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Products > Dietes 'Jack Catlin'
Dietes 'Jack Catlin' - Jack Catlin's Fortnight Lily

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Habit and Cultural Information
Category: Perennial
Family: Iridaceae (Irises)
Origin: South Africa (Africa)
Evergreen: Yes
Flower Color: White
Bloomtime: Winter
Synonyms: [D. 'Jimmy Giridlian']
Parentage: (Dietes butcheriana hybrid?)
Height: 2-3 feet
Width: 3-4 feet
Exposure: Shade
Irrigation (H2O Info): Low Water Needs
Winter Hardiness: 25-30° F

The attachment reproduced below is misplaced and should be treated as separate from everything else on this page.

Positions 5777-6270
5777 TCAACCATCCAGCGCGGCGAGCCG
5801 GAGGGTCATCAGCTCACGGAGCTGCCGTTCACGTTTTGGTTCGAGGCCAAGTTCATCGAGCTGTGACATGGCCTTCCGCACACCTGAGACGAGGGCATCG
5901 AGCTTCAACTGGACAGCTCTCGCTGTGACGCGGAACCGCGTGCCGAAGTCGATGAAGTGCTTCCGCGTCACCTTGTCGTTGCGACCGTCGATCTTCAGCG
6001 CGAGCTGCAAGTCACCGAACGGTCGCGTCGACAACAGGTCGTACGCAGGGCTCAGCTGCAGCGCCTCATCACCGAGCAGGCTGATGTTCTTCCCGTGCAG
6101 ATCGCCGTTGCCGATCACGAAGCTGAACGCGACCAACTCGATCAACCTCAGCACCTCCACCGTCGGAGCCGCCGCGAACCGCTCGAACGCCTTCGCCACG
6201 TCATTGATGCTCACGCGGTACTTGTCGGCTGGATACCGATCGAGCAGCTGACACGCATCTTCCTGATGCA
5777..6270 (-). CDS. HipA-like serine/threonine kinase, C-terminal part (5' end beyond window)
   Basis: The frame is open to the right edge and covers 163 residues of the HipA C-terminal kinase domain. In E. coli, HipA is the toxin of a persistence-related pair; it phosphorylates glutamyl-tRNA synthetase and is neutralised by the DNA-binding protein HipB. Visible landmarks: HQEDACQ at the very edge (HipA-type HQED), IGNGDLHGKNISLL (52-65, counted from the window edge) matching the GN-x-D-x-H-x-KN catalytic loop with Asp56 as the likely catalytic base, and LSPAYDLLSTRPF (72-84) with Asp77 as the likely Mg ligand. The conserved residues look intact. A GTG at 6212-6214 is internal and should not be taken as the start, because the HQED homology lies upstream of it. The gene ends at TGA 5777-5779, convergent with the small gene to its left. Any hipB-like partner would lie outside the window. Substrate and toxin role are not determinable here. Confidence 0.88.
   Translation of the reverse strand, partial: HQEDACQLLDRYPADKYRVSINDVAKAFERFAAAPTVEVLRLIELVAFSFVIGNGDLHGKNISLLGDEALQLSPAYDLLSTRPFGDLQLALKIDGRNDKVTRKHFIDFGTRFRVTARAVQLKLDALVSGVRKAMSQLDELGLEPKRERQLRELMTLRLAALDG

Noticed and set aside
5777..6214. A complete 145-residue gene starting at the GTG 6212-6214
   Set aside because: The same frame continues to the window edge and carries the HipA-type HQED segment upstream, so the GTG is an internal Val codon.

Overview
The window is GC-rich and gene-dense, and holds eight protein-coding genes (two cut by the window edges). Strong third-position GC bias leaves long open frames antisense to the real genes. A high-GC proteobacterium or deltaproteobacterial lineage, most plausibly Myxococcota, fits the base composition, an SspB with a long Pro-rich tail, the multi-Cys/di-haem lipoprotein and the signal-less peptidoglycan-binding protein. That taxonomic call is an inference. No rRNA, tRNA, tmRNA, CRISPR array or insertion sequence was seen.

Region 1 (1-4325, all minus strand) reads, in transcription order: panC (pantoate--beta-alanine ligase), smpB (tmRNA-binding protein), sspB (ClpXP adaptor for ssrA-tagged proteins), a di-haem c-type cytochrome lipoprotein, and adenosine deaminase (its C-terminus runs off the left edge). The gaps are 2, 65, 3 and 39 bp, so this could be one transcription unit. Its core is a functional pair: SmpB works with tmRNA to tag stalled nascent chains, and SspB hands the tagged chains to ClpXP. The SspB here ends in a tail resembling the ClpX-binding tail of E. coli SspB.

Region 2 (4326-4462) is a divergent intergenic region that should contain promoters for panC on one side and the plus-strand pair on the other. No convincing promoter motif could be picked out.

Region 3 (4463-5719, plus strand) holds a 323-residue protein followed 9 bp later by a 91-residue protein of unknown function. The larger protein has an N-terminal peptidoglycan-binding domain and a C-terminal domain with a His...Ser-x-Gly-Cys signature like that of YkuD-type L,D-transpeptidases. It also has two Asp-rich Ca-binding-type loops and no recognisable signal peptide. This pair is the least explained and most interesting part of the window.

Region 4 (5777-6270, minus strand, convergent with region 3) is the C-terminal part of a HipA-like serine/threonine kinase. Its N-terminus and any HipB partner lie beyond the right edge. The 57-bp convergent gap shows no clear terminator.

Dietes 'Jack Catlin' (Jack Catlin's Fortnight Lily) – An evergreen slow growing perennial that forms a slightly open clump to 30 inches tall by 3 to 4 feet wide with fans of 3 foot long broad sword-shaped dark green leaves that arch over gracefully. The branching inflorescence rises just to the foliage height and has 2 inch wide white flowers with the outer petals heavily marked with white. The flowers are very similar to another plant we used to grow, Dietes butcheriana, which also has similar wide dark green leaves but is more upright growing and seems to be more easily damaged by snails. Plant coastal sun to pretty deep shade and irrigate occasionally to very little. This plant should be hardy at least down to the low 20°s F - we have had this plant in our garden for many years and it seems hardy to all low temperatures we have had since planting it, including 3 nights of 25°F during the January 2007 cold spell. We previously offered seedlings of this plant but these plants are all divisions from the original clone sourced from grassman John Greenlee, who got it from the late Jack Catlin. Mr. Catlin, a renowned plant breeder in his own right had a collection of Dietes hybrids from James ('Jimmy) Giridlian. Mr. Gridlian had created such venerable Dietes hybrids as 'Lemon Drops' and 'Orange Drops' at Oarkhurst Gardens, his Arcadia California Nursery that he operated between 1928 to 1968. He also grew a plant he called Dietes “zululandi” as an unidentified species and made several crosses between this plant and the common Fortnight Lily, D. grandiflora, which he called Dietes 'Africa' (introduced in 1950) and a smaller plant Dietes 'South Africa' (introduced in 1958). We suspect that Dietes “zululandi” may have been Dietes butcheriana and that the plant John Greenlee got from Jack Catlin was one of the hybrids. Whatever it is it is a wonderful and slow growing plant that thrives in the deep shade under our large Arbutus 'Marina'.  The information on this page is based on research conducted in our nursery library and from online sources as well as from observations made of this plant as it grows in our nursery, in the nursery's garden and in other gardens that we have visited. We have also incorporated comments received from others and always appreciate getting feedback of any kind from those who have some additional information, particularly if this information is contrary to what we have written or includes additional cultural tips that would aid others in growing  Dietes 'Jack Catlin'.